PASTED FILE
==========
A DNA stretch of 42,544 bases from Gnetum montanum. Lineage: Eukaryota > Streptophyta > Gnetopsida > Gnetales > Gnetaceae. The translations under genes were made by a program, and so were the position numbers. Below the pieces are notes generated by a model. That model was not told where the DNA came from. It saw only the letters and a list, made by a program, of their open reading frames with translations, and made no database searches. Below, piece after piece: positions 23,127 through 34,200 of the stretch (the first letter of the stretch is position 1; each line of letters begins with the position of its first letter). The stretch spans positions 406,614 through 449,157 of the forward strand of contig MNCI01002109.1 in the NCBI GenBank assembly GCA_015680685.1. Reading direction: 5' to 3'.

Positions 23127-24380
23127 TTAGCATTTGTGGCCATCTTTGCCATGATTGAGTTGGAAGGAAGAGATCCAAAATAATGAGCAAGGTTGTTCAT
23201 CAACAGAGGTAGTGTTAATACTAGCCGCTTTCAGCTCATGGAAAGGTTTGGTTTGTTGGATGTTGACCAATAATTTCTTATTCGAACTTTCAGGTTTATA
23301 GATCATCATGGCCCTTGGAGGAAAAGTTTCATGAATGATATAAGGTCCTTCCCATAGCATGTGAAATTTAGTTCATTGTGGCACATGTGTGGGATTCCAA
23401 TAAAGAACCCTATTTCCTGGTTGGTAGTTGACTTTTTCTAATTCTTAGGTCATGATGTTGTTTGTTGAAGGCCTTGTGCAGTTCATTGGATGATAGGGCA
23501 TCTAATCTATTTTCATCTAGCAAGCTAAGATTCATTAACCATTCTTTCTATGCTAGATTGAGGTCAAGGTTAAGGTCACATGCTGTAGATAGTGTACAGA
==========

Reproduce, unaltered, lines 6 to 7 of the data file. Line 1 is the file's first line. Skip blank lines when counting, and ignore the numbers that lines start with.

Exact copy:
23401 TAAAGAACCCTATTTCCTGGTTGGTAGTTGACTTTTTCTAATTCTTAGGTCATGATGTTGTTTGTTGAAGGCCTTGTGCAGTTCATTGGATGATAGGGCA
23501 TCTAATCTATTTTCATCTAGCAAGCTAAGATTCATTAACCATTCTTTCTATGCTAGATTGAGGTCAAGGTTAAGGTCACATGCTGTAGATAGTGTACAGA